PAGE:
Reviews - Page 66

Giving you our points of view on the latest docs in release and on the circuit.

Review: ‘Around India with a Movie Camera’

Around India with a Movie Camera (UK, 72 min.) Dir. Sandhya Suri Was there a random box of archival footage at the British Film Institute labelled Odds and Ends – India? One can only wonder how such a haphazard assortment of bits and pieces from film history landed in such an unwieldy heap. These clips and reels feature some of the earliest footage of India and chronicle the life of the country over 50 years from the advent of film to the country’s independence in 1947. The footage itself is obviously valuable and culturally, historically, and (in some cases) artistically significant. Around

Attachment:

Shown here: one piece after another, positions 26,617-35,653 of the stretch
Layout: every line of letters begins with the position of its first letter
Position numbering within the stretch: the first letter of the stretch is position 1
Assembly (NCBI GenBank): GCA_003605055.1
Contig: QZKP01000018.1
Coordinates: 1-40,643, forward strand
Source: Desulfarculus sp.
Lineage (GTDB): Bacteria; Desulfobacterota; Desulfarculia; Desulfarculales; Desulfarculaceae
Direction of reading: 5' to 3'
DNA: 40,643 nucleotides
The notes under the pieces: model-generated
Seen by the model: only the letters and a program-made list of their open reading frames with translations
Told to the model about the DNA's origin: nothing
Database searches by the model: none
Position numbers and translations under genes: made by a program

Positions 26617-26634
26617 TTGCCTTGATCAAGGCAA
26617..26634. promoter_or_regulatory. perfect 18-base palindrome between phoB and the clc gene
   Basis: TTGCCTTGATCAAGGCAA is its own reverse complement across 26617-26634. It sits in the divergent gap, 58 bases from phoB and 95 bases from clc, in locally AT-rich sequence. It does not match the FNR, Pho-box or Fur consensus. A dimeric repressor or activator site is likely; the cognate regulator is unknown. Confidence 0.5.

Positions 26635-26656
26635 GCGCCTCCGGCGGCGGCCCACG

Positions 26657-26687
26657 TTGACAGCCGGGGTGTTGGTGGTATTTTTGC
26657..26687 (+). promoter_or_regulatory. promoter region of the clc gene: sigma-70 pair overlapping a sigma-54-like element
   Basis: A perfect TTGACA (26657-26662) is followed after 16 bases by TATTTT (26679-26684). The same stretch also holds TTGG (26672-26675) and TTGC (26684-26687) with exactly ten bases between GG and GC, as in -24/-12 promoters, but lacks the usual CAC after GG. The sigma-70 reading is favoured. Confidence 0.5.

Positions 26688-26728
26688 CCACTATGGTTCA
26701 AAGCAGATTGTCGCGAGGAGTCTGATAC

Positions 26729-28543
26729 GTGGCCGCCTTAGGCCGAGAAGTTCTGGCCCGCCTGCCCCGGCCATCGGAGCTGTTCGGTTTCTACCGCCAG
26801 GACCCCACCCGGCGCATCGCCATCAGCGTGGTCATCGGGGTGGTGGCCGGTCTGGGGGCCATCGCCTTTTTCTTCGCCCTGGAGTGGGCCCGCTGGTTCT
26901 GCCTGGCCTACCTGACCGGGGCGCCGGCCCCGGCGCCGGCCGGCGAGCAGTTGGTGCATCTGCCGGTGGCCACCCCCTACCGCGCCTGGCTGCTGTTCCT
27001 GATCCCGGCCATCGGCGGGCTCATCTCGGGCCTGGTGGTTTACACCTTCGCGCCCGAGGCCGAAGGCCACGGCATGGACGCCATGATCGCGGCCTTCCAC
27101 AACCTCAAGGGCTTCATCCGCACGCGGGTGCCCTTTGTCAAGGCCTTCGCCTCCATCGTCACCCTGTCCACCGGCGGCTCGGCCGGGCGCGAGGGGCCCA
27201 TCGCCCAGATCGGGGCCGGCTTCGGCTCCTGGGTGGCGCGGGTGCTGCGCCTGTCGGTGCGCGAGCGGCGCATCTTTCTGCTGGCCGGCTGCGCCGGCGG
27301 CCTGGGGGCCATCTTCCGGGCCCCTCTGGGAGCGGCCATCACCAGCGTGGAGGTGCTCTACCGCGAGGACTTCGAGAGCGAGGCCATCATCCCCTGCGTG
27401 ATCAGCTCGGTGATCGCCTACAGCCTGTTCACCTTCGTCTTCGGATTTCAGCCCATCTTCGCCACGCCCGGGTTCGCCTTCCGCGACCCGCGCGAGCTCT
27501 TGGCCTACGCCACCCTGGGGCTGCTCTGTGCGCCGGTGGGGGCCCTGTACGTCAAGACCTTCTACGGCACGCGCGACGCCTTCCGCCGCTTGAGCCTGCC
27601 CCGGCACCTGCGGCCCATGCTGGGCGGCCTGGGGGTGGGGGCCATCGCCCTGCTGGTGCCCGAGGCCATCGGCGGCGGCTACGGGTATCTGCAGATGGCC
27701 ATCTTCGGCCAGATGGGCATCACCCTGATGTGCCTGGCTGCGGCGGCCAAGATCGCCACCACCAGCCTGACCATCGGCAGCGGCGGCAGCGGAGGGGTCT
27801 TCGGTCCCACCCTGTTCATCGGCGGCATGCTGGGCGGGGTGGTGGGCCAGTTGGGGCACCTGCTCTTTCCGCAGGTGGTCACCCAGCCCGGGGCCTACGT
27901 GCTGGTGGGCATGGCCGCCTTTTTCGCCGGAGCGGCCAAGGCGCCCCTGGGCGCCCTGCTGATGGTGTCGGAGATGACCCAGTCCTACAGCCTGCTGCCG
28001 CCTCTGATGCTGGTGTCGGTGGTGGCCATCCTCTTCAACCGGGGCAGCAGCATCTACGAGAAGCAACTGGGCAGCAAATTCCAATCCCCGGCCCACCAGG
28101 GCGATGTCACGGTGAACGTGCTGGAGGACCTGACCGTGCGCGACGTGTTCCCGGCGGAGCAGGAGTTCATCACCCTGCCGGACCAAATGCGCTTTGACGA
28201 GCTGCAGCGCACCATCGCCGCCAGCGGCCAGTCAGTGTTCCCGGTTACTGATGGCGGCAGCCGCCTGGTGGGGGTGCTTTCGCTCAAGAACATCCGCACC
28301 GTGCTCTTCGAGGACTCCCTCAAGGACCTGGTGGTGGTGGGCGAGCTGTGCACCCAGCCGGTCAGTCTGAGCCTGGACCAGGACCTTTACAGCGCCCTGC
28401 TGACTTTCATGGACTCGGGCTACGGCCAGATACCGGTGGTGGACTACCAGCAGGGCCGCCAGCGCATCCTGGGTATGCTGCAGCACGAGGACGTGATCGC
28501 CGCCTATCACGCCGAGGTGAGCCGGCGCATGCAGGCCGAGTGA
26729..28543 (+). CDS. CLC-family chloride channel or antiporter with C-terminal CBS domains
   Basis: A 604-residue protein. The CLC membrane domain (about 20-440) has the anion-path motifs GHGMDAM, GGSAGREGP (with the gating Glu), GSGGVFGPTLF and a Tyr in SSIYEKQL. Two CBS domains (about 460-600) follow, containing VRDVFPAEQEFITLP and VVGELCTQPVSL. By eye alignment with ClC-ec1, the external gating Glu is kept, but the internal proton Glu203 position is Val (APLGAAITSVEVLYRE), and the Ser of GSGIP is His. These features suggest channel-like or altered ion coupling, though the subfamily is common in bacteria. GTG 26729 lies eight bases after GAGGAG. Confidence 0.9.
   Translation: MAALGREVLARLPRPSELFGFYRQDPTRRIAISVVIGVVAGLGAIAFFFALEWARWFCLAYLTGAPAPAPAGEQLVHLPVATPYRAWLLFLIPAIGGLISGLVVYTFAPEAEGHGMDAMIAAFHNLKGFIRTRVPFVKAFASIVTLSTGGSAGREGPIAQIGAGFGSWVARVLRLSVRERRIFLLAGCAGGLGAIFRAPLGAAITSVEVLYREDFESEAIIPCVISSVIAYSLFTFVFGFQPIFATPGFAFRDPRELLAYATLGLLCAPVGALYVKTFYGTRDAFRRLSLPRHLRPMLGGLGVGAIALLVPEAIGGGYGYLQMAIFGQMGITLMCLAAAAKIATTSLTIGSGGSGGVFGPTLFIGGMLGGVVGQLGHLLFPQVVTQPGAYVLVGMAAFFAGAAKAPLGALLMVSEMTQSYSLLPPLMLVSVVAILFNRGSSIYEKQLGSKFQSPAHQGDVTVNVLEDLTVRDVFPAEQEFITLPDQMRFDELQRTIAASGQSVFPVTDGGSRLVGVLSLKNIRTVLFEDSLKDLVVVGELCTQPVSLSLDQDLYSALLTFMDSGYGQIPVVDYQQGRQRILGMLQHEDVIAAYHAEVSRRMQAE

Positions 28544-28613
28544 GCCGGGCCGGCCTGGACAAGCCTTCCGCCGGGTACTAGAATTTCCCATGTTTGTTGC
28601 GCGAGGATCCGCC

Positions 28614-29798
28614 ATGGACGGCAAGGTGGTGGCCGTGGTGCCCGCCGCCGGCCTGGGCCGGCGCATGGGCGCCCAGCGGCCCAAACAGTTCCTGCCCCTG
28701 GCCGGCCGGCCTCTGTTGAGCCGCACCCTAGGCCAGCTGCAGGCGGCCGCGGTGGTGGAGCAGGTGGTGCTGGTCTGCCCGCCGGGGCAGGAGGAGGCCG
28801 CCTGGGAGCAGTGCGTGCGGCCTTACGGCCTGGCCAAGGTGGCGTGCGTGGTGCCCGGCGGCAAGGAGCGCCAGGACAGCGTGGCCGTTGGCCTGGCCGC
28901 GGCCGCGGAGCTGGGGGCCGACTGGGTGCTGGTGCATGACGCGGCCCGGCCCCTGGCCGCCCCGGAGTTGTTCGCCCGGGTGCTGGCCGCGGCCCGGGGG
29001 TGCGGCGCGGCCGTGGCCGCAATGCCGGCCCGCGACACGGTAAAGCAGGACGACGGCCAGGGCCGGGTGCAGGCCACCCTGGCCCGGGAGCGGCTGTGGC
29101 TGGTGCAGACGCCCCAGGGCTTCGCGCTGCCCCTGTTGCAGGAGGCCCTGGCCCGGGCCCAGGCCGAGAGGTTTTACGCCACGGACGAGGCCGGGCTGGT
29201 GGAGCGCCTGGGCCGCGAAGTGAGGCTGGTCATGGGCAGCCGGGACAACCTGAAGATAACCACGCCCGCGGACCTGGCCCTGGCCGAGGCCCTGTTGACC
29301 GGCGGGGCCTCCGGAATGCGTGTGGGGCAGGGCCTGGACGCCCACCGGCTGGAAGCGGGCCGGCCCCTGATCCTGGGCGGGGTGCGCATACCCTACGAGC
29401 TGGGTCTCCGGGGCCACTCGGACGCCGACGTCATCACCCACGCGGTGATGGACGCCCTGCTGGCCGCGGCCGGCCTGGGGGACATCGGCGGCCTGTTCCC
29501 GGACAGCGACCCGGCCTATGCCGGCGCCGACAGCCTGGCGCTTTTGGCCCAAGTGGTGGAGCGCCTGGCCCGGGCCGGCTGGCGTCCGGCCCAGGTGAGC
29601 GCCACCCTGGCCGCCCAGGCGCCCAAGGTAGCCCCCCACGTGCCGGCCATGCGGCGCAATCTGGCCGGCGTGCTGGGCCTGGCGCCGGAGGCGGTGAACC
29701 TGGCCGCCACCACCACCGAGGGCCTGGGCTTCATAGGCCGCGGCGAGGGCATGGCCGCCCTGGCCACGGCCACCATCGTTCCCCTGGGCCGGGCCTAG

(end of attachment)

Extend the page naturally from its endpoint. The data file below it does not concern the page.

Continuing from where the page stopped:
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Review: ‘Hal’

Hal (USA, 90 min.) Dir. Amy Scott Is there a director with a winning streak better than Hal Ashby? Perhaps rivaled only by early career Woody Allen in his prolific output, but far more consistent in the quality of his formative years, Ashby delivered one influential film after another in the 1970s. From the box office success of Shampoo (1975) to the Oscar-winning gold of Coming Home (1978) to the comedic brilliance of Being There (1979), his films occupy a decent chunk of what many film buffs consider the best decade in cinema. Ashby gets a warm cinephile’s appreciation in Hal, an engaging crash course on authorship

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Review: ‘Finding Hygge’